Clashes have broken out in northwestern Syria between two of the most powerful insurgent groups there raising fears of widespread violence in the rebel-held province of Idlib, the groups and an opposition monitor said Saturday.
The fighting between the ultraconservative Ahrar al-Sham and the al-Qaida-linked Hay'at Tahrir al Sham -- Arabic for Levant Liberation Committee -- that is also known as HTS, are the first serious acts of violence since both sides reached a truce in February. Wider clashes between the two former allies could affect their fight against President Bashar Assad's forces who have been gaining ground over the past year under the cover of Russian airstrikes.
Idlib has taken on greater significance in Syria's civil war as opposition fighters and militants head, or are driven, there from the country's central and northern regions. Bordering Turkey, Idlib has welcomed thousands of insurgents who left the country's largest city of Aleppo when it fell to Assad's forces in December in the government's biggest victory since the crisis began in March 2011.
Hundreds of others also headed to Idlib this year from suburbs of the capital Damascus and the central city of Homs as part of population transfer deals with the government.
Ahrar al-Sham said in a statement Saturday that the al-Qaida-linked Levant Liberation Committee is sending reinforcements to the town of Saraqeb and the Jabal al-Zawiya region in preparation for an attack. It accused HTS of acts of "tyranny."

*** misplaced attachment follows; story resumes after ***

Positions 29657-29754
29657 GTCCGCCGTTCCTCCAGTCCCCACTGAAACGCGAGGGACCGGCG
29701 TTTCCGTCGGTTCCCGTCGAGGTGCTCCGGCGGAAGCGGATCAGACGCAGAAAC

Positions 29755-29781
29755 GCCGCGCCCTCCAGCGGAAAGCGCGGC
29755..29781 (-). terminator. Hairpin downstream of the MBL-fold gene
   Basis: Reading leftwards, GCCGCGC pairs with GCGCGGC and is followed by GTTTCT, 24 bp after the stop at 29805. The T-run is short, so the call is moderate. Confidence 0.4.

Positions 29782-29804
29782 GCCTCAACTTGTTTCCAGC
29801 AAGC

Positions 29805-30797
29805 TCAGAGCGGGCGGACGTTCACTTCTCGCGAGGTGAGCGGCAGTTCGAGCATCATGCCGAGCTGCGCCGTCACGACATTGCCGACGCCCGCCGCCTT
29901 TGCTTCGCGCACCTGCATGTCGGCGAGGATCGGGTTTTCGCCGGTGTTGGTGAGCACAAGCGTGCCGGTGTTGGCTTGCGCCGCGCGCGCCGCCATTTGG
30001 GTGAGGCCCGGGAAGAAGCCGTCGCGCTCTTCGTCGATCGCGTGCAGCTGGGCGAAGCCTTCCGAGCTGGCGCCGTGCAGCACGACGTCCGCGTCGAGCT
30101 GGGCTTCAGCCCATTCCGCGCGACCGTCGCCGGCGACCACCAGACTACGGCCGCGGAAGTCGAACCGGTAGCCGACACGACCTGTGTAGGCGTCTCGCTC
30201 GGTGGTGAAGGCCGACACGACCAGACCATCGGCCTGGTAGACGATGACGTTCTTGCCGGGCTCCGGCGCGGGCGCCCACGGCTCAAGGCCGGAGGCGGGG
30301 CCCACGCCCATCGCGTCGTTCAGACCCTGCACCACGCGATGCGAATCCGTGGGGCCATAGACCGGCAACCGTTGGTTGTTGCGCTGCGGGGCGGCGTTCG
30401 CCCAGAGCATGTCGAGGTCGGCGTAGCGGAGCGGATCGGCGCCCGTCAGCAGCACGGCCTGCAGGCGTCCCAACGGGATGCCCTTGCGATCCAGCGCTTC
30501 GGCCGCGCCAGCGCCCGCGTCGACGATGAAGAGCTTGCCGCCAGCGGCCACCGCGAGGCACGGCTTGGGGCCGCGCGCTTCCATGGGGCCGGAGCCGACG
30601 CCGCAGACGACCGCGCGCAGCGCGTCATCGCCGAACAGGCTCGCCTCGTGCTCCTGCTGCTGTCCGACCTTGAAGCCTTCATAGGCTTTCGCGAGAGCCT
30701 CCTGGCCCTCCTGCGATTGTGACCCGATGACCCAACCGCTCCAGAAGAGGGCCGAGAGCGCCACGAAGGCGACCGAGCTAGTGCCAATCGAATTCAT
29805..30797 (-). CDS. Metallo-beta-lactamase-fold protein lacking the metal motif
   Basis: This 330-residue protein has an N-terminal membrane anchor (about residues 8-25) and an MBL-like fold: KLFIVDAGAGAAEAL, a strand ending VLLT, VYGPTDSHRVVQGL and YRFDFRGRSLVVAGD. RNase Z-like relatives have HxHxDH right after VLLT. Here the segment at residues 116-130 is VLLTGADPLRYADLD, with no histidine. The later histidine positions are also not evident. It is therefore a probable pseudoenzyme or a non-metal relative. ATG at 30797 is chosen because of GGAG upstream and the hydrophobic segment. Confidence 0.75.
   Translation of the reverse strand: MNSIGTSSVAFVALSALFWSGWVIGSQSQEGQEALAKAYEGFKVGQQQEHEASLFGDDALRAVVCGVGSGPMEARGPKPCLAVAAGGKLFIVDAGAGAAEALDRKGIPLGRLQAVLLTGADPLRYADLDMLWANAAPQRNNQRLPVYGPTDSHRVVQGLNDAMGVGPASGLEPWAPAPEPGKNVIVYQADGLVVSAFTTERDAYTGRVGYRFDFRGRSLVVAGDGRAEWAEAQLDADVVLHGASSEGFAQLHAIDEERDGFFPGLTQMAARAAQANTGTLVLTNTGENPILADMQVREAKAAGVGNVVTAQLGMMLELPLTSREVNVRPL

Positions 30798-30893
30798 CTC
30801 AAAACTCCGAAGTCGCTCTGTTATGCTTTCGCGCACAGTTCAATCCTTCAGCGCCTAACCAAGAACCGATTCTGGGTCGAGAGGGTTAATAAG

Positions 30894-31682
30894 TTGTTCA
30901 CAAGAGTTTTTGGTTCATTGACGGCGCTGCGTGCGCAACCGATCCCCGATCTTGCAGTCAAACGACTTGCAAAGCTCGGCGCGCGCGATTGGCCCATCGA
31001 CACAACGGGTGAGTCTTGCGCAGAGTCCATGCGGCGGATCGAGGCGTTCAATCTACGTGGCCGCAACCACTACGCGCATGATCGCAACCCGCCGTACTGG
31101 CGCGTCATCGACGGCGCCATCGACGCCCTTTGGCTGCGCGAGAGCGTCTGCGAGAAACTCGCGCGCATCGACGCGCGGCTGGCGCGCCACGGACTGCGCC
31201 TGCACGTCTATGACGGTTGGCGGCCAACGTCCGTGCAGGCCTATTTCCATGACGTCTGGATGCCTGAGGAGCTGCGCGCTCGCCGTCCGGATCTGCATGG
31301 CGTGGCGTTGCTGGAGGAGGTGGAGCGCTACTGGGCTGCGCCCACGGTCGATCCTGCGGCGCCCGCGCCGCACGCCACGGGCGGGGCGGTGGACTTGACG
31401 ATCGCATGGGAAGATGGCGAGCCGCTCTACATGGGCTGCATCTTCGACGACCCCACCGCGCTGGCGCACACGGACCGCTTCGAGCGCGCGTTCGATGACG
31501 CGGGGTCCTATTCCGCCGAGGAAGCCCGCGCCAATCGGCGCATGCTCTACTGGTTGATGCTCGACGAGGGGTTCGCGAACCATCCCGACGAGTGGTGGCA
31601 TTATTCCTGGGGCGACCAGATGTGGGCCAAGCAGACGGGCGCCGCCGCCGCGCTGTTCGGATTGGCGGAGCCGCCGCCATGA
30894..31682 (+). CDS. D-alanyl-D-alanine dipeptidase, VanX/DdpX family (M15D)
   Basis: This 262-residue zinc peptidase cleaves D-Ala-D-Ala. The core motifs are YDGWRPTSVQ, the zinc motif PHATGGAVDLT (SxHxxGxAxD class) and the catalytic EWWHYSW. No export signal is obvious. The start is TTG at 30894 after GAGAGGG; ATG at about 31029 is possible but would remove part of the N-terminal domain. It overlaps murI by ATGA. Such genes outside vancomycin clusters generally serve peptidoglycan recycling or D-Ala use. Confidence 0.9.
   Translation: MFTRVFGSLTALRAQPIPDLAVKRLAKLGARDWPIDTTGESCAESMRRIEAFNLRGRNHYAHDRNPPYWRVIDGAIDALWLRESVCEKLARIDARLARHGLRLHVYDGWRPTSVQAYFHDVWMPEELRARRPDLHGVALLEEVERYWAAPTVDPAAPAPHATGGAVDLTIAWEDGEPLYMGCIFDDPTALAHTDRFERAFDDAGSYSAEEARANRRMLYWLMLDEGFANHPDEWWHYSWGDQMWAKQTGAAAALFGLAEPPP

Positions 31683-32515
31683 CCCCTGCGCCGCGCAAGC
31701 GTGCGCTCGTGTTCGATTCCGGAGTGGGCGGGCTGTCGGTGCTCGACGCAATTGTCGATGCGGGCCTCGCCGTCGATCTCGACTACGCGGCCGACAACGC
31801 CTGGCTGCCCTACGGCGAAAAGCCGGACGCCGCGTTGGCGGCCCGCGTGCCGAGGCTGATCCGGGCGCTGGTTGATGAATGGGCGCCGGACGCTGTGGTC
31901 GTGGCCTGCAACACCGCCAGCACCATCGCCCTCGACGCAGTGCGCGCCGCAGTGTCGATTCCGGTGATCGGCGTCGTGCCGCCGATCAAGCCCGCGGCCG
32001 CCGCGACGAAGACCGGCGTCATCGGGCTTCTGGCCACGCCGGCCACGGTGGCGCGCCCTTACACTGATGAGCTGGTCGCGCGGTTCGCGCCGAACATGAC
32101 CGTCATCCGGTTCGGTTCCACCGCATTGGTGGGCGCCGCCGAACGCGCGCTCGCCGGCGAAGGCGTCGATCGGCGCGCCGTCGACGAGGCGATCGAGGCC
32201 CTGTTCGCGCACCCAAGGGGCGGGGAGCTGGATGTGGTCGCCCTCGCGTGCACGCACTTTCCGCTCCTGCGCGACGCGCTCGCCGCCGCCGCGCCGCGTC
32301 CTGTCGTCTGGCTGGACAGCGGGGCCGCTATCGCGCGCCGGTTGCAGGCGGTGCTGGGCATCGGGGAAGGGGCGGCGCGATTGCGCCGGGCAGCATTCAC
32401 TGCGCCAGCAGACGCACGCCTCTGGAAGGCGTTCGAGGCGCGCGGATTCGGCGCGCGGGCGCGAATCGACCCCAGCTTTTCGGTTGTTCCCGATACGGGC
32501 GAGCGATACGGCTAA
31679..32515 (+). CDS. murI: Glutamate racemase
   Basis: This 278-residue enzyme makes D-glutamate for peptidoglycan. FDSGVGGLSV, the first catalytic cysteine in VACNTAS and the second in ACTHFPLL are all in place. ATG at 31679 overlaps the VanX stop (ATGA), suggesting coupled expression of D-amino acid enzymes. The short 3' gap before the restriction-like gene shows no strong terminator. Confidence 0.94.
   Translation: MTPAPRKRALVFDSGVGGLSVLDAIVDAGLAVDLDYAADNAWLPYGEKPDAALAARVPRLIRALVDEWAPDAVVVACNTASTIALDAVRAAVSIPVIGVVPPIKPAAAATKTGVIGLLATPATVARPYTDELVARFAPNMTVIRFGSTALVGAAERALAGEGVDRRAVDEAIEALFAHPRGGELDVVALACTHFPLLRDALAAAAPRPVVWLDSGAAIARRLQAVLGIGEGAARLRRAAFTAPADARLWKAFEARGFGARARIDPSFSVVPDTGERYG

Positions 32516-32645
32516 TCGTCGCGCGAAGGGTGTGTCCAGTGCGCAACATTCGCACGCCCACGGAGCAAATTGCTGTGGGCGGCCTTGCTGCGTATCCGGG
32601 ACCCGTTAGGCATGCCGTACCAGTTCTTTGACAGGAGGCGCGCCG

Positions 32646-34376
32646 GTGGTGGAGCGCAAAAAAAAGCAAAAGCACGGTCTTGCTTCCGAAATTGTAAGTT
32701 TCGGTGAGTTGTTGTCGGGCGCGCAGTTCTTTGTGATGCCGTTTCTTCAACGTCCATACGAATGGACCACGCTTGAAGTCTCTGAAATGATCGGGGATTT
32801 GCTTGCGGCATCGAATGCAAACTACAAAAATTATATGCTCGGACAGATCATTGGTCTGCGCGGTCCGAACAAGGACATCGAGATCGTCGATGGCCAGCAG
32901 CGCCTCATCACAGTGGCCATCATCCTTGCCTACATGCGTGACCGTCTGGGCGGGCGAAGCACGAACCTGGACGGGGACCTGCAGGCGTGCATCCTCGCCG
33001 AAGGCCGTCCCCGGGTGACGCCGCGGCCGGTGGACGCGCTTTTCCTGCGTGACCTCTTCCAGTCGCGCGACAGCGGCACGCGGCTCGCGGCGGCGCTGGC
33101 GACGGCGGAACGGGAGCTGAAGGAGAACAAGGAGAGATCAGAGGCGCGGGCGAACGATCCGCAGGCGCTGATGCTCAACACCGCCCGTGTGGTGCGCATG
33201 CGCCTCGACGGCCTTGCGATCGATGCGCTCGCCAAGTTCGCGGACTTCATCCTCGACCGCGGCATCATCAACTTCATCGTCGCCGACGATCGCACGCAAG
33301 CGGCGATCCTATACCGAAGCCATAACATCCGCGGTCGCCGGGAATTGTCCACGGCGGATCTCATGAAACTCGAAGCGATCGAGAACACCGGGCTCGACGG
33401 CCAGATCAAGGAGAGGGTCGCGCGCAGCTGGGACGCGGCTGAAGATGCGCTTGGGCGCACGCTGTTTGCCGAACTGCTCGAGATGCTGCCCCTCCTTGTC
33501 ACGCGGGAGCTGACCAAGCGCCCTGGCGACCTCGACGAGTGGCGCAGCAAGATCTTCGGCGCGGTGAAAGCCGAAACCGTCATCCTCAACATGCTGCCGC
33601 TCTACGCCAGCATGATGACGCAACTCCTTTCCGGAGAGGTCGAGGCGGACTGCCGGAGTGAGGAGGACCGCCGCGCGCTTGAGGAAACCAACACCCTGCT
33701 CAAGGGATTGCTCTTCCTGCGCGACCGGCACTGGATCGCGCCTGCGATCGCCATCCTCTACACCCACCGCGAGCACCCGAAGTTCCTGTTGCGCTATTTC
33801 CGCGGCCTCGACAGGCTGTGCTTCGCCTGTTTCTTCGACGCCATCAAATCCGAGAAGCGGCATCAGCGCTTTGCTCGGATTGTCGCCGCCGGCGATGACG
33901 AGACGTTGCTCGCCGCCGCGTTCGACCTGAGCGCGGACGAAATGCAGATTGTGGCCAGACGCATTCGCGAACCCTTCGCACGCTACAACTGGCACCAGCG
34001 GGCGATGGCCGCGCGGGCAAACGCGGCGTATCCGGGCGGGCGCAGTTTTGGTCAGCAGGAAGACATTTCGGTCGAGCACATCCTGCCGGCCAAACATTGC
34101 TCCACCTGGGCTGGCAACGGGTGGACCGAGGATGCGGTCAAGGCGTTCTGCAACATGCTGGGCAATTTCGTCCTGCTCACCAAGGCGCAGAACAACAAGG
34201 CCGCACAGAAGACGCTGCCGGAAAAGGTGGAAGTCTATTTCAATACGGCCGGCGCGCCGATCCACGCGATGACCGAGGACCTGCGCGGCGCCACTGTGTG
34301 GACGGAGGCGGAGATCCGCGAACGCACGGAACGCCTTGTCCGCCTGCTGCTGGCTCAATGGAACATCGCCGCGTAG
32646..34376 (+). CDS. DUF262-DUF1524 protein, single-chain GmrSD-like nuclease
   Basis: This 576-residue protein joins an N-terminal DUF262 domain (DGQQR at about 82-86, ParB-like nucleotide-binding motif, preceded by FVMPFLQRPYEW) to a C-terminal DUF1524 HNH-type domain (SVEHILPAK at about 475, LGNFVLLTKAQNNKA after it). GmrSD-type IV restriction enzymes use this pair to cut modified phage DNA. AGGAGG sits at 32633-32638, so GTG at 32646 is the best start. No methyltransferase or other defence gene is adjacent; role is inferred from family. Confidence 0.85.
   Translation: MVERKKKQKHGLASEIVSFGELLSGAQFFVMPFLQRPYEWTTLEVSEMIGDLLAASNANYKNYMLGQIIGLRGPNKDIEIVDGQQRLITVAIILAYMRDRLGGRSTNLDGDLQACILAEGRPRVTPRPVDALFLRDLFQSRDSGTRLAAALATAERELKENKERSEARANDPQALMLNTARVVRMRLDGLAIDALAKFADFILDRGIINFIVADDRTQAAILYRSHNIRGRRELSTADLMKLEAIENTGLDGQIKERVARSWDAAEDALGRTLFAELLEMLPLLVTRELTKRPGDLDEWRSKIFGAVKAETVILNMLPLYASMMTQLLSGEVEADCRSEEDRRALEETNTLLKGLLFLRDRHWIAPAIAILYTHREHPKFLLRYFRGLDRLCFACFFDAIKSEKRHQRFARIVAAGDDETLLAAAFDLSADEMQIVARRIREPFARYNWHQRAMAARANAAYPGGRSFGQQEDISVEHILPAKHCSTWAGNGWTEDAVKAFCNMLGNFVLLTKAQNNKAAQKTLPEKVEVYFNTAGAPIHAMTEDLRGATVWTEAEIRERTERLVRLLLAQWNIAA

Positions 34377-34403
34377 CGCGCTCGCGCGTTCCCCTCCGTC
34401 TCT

The Ibaa News Agency of HTS accused Ahrar al-Sham of setting up checkpoints and detaining one of its commanders and his bodyguard, adding that HTS removed the checkpoints later by force.
Ibaa quoted an HTS military commander, who was identified as Mouawiyah al-Hashimi, as saying that the two groups agreed to solve the crisis in accordance with Islamic law. He added that Ahrar al-Sham issued its statement about reinforcements after the attempt to solve the latest crisis.
"Our first choice is to resort to Islamic law and solve the problems away from arms and bloodletting," the Ahrar al-Sham statement said. "If the (HTS) command insists on its tyrannical acts .... the movement (Ahrar al-Sham) is ready to repel injustice."
The Britain-based Syrian Observatory for Human Rights said the clashes late Friday were concentrated near the village of Tel Touqan. It added that after the clashes, Ahrar al-Sham briefly cut water supplies to the provincial capital of Idlib that is mostly controlled by HTS.
The lashes come at a time when Ahrar al-Sham is trying to market itself as a moderate rebel group and has been recently raising the main opposition banner -- black, white and green with three red stars in the middle.
HTS is a coalition led by Fatah al-Sham Front that was formerly known as the Nusra Front. The group announced last year it was changing its name to Hay'at Tahrir al Sham and had cut all contacts with al-Qaida to market itself as a Syrian group.
Fatah al-Sham Front and the Islamic State group are considered terrorist organizations by the international community. Still, the al-Qaida-linked HTS enjoys the support of the local population in northwestern Syria where many see it as a powerful faction confronting President Bashar Assad's army and his allies.
On Wednesday, HTS issued a statement saying that two of its members were found killed near the northwestern village of Sarjeh and blamed Suqour al-Sham, a strong ally of Ahrar al-Sham for the killing.
In the northern city of Raqqa, the U.S.-backed Syrian Democratic Forces pressed ahead in their offensive aiming to retake the de facto capital of IS. The attack on the city began on June 6.
IS released a video showing its fighters being trained as snipers to target SDF fighters. The video claimed that 164 SDF fighters had been killed in Raqqa over the past month.
It was not possible to confirm the figure released by IS but SDF has been holding funerals for fighters who died in Raqqa over the past weeks.